Today was the first race I've done since I have started this blog. While I'm a little disappointed with my time I'm hoping that it will be a nice benchmark for all future races.
This was the Polar Bear Dip and Dash hosted by the NRCM (Natural Resources Council of Maine). The race was in Portland, ME right on the water. You can see the course here: http://www.mappedometer.com/?maproute=55749
With better weather I'm sure this would have been a beautiful race; more on that later though.
So this is a 5K put on to raise money for clean energy support and global warming awareness. I thought it was certainly a worthy cause and was happy to sign up.
Compared to other races that I've done the turnout was small, just over 100 runners, most of whom took the splash afterward.
Well at least it wasn't snowing? I don't know, maybe snow would have been better. The morning greeted all of us on the Seacoast with a healthy amount of freezing rain. As we were driving up to Portland and I had the wipers on full blast I started to get cold just thinking about it. Bad, BAD Ju Ju!
The first 2-3K of the race took place on a trail that hugs the bay. Unfortunately most of that trail was covered with ice or slush. As I wasn't wearing my spikes and instead had worn my Vibram Five Fingers (VFF's) that are best on pavement or smooth trails, I had to keep to the grass and the street on either side of the trail to keep from ending up arse-over-tea-kettle.
The trail changed to a mostly paved trail and while there were still some patches of very slippery stuff it was mostly okay.
During the race the rain eased off to a constant light drizzle; much better than a driving rain, but still very damp and dreary. It was that wet cold that just sinks into your joints and makes you feel more like starting a fire and drinking cocoa, not running around like a loon.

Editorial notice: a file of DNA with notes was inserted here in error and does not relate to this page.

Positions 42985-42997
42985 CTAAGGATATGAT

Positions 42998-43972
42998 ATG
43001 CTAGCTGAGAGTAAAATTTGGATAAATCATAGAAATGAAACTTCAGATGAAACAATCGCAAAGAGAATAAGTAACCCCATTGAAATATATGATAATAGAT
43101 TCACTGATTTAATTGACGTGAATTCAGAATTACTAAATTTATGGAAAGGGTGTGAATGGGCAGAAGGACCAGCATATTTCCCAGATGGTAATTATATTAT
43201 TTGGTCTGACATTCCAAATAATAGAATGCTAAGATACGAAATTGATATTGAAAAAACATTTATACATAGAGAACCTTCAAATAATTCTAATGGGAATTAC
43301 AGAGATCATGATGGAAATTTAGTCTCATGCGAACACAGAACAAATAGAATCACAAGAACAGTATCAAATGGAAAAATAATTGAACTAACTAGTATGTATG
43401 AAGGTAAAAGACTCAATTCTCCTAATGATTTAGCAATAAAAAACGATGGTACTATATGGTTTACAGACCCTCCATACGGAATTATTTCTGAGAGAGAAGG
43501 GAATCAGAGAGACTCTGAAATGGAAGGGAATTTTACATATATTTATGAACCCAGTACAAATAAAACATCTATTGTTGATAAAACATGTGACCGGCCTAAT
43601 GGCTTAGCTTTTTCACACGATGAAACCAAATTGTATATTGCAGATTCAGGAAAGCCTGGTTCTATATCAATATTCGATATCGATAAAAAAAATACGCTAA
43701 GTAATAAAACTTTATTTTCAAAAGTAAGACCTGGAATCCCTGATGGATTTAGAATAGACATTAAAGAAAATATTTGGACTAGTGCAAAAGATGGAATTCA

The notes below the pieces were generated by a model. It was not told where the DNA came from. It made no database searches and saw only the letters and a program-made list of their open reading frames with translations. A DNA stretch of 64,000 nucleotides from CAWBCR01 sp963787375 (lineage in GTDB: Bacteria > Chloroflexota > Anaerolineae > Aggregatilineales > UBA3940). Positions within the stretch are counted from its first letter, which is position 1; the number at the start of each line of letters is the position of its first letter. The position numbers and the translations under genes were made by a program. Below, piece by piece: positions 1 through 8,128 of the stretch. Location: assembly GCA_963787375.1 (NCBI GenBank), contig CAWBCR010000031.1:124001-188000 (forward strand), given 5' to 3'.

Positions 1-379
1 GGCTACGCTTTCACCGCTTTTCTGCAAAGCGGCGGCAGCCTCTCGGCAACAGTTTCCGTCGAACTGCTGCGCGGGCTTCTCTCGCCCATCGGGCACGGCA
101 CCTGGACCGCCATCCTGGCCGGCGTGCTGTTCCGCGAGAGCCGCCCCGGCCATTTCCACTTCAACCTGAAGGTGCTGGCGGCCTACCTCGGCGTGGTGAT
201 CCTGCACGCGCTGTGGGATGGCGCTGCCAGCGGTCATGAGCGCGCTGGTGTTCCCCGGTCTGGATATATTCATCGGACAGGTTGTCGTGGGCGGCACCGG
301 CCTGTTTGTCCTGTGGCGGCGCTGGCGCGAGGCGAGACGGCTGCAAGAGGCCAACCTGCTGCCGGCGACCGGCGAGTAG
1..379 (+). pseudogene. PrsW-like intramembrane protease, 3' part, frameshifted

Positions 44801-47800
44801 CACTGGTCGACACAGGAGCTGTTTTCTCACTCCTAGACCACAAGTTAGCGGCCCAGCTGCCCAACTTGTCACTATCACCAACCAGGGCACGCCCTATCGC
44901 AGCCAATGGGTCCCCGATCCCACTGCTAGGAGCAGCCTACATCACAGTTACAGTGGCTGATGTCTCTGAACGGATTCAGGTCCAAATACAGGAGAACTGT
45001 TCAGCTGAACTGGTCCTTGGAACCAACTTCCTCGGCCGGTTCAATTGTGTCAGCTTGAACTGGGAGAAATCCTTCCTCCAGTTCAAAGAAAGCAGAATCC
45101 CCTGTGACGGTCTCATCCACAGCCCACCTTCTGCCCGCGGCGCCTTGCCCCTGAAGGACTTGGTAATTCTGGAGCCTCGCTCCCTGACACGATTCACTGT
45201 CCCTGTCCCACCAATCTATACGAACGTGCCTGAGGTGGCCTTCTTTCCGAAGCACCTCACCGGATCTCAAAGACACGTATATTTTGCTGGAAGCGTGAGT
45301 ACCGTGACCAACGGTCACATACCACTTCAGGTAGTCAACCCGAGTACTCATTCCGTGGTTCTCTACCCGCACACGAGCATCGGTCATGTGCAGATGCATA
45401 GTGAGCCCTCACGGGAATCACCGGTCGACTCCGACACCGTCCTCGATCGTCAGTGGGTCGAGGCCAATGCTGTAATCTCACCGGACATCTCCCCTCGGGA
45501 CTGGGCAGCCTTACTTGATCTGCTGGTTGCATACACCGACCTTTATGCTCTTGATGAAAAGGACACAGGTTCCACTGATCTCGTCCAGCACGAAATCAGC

So here are the fine details on the weather which will directly relate to the next paragraph:
Air Temp: 31°F or -0.5°C
Ground conditions: Mostly wet with patches of ice or sleet
Precipitation: Light drizzle
This may be useful for anybody considering running in similar weather:
Jacket: Columbia Titanium - this is a soft shell running/sporting jacket that is fairly weather proof, good for wind and light rain or light snow protection
Shirt: Generic short sleeve compression shirt
Hat: Eastern Mountain Sports nylon ball cap - this hat is great for keeping the water off my head but not over heating me like a knit skull cap
Gloves: Generic light weight running gloves - picked up some light weight gloves at Target a while back
Pants: No frills Adidas track pants
Shoes: VFF Komodo Sport with Injinji toe socks
Even though it was right around the freezing point, most of my gear was very light. The only thing I would have changed out of all of it is my shoes and socks. I would have chosen my VFF Trek Sports (better on changing terrains) and my wool Injinji toe socks. My feet got very wet and the cool thing about wool is that even when it gets wet it still keeps you warm; at least warmer than cotton or synthetics.
By the end of the 5k I had taken off my hat (due to heat) and pushed up my sleeves on my jacket a bit.
So finishing 40th out of 111 isn't too bad, but I've done better with time on similar distances. 28:52 was my time. Maybe I could have done better had I been working my core muscles during all the Christmas festivities rather than eating sugary treats...but that didn't happen.
Also, I got to the race without much time to spare so I didn't get much a chance to do any warming up. My last race I had a decent warm-up and my time results greatly improved.
In case anybody out there wanted to know. The North Atlantic on December 31st is cold. VERY cold. Not unbearable (for a few seconds), but certainly cold. I hope that this resolves any curiosity that anybody may have about this subject.
After the race, I took off my gear and put on my board shorts and waited for the count-down. At that point a whole bunch of us ran into the water like complete idiots. In the video that my wife shot, I noticed that a few people ran down TO the water and crouched real low to get themselves damp. When I noticed this I was originally thinking "You wimps! Seriously, I grew up in Antigua and I'm here jumping head-first into this." After a few moments of rational thought I realized that these folks are probably a WHOLE lot smarter than me (but they're still wimps).
Enjoy the videos! I'm definitely going to be signing up for this one next year!